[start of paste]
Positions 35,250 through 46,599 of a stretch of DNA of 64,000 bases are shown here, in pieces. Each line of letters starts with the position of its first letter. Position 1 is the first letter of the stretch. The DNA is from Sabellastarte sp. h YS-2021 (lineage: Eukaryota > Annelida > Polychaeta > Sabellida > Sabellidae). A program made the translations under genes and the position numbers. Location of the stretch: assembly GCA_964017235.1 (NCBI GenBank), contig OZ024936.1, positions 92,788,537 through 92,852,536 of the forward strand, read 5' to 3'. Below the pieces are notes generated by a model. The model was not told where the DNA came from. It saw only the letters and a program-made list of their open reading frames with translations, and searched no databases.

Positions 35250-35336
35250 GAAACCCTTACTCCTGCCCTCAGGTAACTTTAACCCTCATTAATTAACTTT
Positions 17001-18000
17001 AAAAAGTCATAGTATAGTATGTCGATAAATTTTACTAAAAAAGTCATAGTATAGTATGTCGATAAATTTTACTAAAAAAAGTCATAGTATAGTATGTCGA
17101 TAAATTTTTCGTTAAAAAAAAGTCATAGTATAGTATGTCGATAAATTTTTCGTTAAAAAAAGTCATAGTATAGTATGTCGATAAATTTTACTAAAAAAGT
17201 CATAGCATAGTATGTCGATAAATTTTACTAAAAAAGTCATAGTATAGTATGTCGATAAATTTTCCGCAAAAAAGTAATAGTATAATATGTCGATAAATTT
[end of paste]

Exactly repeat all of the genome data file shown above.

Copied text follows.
Positions 35,250 through 46,599 of a stretch of DNA of 64,000 bases are shown here, in pieces. Each line of letters starts with the position of its first letter. Position 1 is the first letter of the stretch. The DNA is from Sabellastarte sp. h YS-2021 (lineage: Eukaryota > Annelida > Polychaeta > Sabellida > Sabellidae). A program made the translations under genes and the position numbers. Location of the stretch: assembly GCA_964017235.1 (NCBI GenBank), contig OZ024936.1, positions 92,788,537 through 92,852,536 of the forward strand, read 5' to 3'. Below the pieces are notes generated by a model. The model was not told where the DNA came from. It saw only the letters and a program-made list of their open reading frames with translations, and searched no databases.

Positions 35250-35336
35250 GAAACCCTTACTCCTGCCCTCAGGTAACTTTAACCCTCATTAATTAACTTT
Positions 17001-18000
17001 AAAAAGTCATAGTATAGTATGTCGATAAATTTTACTAAAAAAGTCATAGTATAGTATGTCGATAAATTTTACTAAAAAAAGTCATAGTATAGTATGTCGA
17101 TAAATTTTTCGTTAAAAAAAAGTCATAGTATAGTATGTCGATAAATTTTTCGTTAAAAAAAGTCATAGTATAGTATGTCGATAAATTTTACTAAAAAAGT
17201 CATAGCATAGTATGTCGATAAATTTTACTAAAAAAGTCATAGTATAGTATGTCGATAAATTTTCCGCAAAAAAGTAATAGTATAATATGTCGATAAATTT